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On Sunday 13 October 2013, chancel repair liability ceased to automatically bind purchasers of affected land as an ‘overriding interest’ under the Land Registration Act 2002.
Chancel repair is a long-standing liability to contribute to the repair cost of the chancel (the space around the alter usually at the eastern end) of a parish church. It dates back to medieval times when the repair of a church was the responsibility of the parish whilst the rector was responsible for the repair of the chancel. After Henry VIII dissolved the monasteries and the land was sold, chancel repair liability passed with that land, however it was sold or divided. The church has the discretion to ask for contributions from all affected land owners or to just ask the wealthiest landowner to pay the whole amount.
Before 2003, chancel repair liability was all but forgotten. However, the full powers of chancel repair were highlighted by the House of Lords’ decision in Aston Cantlow PCC v Mr and Mrs Wallbank. In this case the church looked to the Wallbanks to pay £100,000 to the church to repair the chancel. The Wallbanks argued they shouldn’t have to pay but they lost and had to sell their home to pay the money due to the church and to pay their own and the Parochial Church Council's (PCC) legal fees of over £300,000.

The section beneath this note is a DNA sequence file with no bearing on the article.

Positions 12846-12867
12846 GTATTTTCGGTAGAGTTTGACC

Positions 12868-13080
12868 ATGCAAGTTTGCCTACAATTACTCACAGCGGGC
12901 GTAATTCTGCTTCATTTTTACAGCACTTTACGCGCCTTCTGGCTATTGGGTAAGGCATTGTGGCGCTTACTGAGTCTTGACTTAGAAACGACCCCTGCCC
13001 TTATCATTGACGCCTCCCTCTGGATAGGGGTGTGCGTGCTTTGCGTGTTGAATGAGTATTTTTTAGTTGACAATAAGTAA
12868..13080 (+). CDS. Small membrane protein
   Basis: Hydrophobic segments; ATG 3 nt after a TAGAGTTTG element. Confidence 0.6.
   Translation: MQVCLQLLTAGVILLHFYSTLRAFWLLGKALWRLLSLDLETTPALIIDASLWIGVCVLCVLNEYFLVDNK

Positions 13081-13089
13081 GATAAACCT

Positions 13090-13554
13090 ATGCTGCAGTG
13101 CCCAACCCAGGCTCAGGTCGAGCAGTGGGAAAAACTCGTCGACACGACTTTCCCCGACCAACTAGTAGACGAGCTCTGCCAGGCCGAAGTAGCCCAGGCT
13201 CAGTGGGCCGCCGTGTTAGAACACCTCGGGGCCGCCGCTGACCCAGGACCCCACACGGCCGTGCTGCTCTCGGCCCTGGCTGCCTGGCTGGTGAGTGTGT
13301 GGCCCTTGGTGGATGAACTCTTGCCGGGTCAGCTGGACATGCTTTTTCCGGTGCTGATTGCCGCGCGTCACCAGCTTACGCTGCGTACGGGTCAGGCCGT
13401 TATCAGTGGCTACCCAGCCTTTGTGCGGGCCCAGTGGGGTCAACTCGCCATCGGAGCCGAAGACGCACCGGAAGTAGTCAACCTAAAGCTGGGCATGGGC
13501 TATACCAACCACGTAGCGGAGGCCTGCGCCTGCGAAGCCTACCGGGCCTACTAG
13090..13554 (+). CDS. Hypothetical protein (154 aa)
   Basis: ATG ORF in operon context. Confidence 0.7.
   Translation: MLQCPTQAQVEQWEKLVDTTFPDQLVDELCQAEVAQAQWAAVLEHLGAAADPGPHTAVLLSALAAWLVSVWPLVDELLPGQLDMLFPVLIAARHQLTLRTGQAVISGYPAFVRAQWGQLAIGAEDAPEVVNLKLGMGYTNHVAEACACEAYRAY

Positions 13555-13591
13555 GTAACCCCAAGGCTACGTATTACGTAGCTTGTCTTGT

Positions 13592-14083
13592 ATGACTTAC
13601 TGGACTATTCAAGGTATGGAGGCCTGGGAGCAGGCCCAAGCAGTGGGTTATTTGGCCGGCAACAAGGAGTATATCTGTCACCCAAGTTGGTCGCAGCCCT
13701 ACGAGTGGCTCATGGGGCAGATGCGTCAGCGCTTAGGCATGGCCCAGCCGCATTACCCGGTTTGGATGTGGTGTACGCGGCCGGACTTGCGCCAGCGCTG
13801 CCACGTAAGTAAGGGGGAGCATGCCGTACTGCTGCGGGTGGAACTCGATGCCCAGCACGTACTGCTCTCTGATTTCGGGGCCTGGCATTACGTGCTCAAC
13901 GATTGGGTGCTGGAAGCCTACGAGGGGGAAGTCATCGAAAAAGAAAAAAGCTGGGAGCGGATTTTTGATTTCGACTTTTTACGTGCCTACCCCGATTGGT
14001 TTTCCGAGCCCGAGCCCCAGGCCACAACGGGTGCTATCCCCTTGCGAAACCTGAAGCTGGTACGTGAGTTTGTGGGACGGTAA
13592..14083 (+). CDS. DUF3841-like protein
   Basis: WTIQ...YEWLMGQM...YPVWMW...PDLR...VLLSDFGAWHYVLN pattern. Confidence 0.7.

Since then it has become standard practice when purchasing residential or commercial properties for solicitors to do a search with a commercial provider to check whether the property is potentially liable to chancel repair. If the property has a potential risk, it is cheap and simple to obtain insurance to protect against the risk.
Whilst there have been calls to abolish chancel repair altogether in this modern age, the Church of England’s argument is that they have financial responsibility for 45% of the nation’s Grade I listed buildings. This is a considerable financial burden on the church and they believe they cannot be expected to forego any source of funding including chancel repair.
The current changes mean that liability for chancel repairs will only bind future owners if the liability is registered against a property at the Land Registry. The onus has been placed on churches and their parish councils to establish a liability and to decide whether to register the liability. However, the church can register the liability of a property up to the date it is sold for valuable consideration after 12th October 2013. So a property that was purchased prior to the 12th October will potentially be at risk of having chancel repair liability registered against it until the next time it is sold, which may not be for years.
It is thought that up to 5200 properties may be subject to chancel repair. There does not appear to have been a rush of applications by the church to register their interests and in reality it may be hard for the church to prove it has an interest unless it has already been clearly established.
What happens if a chancel repair liability is actually recorded against your title? Firstly, if you do not know about the liability, you should get it checked properly by seeking legal advice and then you should object if appropriate. If the interest is valid and you do not already have insurance, there is some indication from insurers that they may still be willing to offer insurance against any potential liability but premiums are expected to be expensive.
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